San Antonio’s CPS Energy 2nd Power Grab


As we reported last April 2013 San Antonio’s municipal utility, CPS Energy, attempted an unjustified rollback of its net metering program. Public outcry was such that the utility quickly decided to shelve their proposal, and instead “study” the impacts of distributed solar over the next several months.  But now they are at it again, proposing a harmful new fixed fee for solar customers that is not cost-justified and would be the highest of their kind in the nation.

Back in April 2013, local groups, such as Solar San Antonio and national groups like Vote Solar took the utility to task for presenting an analysis of the ‘net impact’ of net metering that included almost zero of the benefits that this foundational solar policy generates. Using their flawed internal analysis, CPS’s April 2013 proposal called for a wholesale replacement of net metering with a buy-all, sell-all crediting program that would have offered solar customers roughly $0.056 cents per kilowatt-hour (kWh) for their solar production. Not only does that arrangement amount to 44 percent less than the credit customers receive under net metering, it also takes away the customer’s choice to meet their own electricity needs with self-generation – something we consider a fundamental solar right.

After the buy-all, sell-all proposal was put on the back burner, local groups stepped up to fill the analysis gap.  Clean Power Research was hired to do a Value of Solar study (VoS Study). The VoS study was funded by the Department of Energy through the City of San Antonio and supervised by Solar San Antonio. The study showed that distributed solar in San Antonio offers a total levelized value ranges from $15.1 cents per kWh to $15.8, demonstrating the distributed solar offers significantly higher  benefits to ratepayers than CPS’s internal analysis showed.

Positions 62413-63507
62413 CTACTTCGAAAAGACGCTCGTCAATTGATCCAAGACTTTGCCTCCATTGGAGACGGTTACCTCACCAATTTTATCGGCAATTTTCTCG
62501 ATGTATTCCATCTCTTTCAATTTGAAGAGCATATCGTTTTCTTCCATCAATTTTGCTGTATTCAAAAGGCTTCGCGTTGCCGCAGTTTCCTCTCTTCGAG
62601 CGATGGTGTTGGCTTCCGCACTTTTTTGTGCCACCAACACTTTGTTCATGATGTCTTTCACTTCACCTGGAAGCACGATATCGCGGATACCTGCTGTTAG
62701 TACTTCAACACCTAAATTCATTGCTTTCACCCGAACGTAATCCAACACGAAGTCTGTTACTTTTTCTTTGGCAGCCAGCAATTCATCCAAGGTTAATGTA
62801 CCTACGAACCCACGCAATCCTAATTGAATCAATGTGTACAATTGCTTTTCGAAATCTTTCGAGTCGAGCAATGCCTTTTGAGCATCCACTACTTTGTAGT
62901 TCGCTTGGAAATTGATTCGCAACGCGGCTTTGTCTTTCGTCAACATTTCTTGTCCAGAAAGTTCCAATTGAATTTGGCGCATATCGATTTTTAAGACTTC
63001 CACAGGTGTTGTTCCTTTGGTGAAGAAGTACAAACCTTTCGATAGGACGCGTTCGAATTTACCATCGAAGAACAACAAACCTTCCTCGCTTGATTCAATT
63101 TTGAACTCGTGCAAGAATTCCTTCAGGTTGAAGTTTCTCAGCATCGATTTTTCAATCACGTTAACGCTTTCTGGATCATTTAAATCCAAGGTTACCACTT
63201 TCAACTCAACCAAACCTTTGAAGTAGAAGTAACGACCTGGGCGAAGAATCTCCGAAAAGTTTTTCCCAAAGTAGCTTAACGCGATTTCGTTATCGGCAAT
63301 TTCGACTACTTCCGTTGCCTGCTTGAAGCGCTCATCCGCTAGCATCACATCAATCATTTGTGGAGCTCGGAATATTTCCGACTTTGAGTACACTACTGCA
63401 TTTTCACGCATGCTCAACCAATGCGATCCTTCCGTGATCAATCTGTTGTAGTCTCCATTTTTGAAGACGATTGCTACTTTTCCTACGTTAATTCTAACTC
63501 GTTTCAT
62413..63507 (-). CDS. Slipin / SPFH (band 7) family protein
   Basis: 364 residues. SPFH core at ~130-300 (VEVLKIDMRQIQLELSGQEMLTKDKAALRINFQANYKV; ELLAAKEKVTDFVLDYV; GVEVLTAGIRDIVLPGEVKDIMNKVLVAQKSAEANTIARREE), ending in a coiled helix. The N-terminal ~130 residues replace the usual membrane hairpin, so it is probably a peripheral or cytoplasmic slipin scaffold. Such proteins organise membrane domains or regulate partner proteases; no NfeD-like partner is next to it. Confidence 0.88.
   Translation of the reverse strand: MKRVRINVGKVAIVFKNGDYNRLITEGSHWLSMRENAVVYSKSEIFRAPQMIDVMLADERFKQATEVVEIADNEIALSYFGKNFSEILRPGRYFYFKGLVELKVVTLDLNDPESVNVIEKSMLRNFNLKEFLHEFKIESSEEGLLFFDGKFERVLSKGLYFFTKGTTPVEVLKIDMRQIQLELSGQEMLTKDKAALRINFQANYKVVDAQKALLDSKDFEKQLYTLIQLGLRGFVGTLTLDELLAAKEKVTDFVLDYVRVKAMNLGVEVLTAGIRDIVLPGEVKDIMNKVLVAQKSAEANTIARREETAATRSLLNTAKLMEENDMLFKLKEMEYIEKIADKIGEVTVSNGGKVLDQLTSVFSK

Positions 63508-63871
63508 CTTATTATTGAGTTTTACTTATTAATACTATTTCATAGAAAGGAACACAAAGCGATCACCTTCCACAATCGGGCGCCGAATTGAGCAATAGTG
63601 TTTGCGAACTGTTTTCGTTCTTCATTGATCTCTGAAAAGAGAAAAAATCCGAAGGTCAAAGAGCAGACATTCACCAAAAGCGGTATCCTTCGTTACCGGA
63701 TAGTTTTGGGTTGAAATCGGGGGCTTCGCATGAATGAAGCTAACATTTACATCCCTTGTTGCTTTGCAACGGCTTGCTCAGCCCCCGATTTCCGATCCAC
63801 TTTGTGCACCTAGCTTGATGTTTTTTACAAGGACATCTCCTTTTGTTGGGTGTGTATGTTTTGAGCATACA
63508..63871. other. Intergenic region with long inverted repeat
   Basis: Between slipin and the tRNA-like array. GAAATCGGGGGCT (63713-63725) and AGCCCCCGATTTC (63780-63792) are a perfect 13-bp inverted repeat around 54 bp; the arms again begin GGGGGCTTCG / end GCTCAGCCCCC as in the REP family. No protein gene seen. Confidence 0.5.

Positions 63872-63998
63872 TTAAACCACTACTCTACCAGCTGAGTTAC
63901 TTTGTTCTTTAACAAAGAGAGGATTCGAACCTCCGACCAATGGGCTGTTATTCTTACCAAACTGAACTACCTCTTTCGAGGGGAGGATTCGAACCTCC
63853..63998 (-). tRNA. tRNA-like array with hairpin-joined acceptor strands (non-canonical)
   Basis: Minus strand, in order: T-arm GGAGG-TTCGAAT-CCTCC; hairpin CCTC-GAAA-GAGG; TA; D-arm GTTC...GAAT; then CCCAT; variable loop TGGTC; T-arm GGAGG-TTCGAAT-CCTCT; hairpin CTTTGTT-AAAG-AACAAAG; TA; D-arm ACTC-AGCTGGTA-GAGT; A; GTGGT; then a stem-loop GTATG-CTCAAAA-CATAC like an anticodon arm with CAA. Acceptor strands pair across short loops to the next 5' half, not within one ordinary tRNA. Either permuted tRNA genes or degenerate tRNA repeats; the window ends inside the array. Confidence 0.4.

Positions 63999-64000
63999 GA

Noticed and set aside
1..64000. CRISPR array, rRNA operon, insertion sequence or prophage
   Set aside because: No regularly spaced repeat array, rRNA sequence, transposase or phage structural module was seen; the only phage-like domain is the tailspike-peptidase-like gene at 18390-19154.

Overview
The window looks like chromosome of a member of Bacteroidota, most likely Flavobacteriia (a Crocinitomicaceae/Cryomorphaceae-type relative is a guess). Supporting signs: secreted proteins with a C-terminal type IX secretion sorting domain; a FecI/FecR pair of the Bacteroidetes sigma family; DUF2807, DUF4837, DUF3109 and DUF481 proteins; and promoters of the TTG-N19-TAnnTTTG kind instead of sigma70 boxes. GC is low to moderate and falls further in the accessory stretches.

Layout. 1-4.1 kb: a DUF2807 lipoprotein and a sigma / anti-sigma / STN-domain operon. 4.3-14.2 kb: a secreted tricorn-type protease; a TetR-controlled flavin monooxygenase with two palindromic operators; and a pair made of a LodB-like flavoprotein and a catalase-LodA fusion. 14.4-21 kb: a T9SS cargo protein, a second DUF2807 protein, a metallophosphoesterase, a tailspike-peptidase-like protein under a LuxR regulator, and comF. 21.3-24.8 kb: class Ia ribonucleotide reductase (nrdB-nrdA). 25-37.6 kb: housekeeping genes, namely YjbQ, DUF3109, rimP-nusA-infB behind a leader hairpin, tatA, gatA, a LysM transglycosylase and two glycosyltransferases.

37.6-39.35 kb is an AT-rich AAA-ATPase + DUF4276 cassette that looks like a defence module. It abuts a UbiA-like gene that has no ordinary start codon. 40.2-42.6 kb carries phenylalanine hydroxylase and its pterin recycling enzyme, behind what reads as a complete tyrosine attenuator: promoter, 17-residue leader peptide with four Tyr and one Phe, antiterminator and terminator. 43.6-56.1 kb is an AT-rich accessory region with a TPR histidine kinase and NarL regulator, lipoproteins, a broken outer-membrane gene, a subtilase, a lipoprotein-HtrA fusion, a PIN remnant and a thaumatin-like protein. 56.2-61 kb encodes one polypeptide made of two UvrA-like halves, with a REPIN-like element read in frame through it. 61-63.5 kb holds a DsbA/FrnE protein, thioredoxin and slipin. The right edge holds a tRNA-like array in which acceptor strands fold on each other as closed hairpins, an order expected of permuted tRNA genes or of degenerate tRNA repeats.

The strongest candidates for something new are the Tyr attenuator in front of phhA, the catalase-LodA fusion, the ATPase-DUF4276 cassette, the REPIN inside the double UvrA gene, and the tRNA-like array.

cps-graphic

Fast forward to today, and CPS Energy is again attempting to implement a harmful proposal that is again not cost-justified and not supported by sound analysis. CPS plans to file a proposal with the City Council later this month to levy a monthly “Facilities charge” and  a “Commissioning fee” on all future distributed solar generation adopters. While the exact details are confidential, together these proposed fees would be the highest fixed fees for solar customers in the nation and would almost certainly devastate the growth of rooftop solar investment in San Antonio. In Arizona, where a similarly unjustified fee of $0.70 cents per kilowatt was implemented last year, adoption of solar has slowed considerably with applications to install solar falling by half from Q1 2014 compared to Q1 2013.

Vote Solar is urging San Antonio’s City Council and Mayor Castro, to oppose these unjustified fees and instead undertake a comprehensive cost and benefit analysis of distributed solar. CPR’s 2013 VoS Study is a great starting point. If the City Council believes that – rather than using the CPR findings – a new study should be undertaken, we are recommending that they direct CPS to use the Interstate Renewable Energy Council’s (“IREC”), A Regulator’s Guidebook: Calculating the Benefits and Costs of Distributed Solar Generation, as a roadmap.

Considering the many benefits of individual investment in solar power, CPS Energy should be supporting customer solar adoption – not penalizing them for it.



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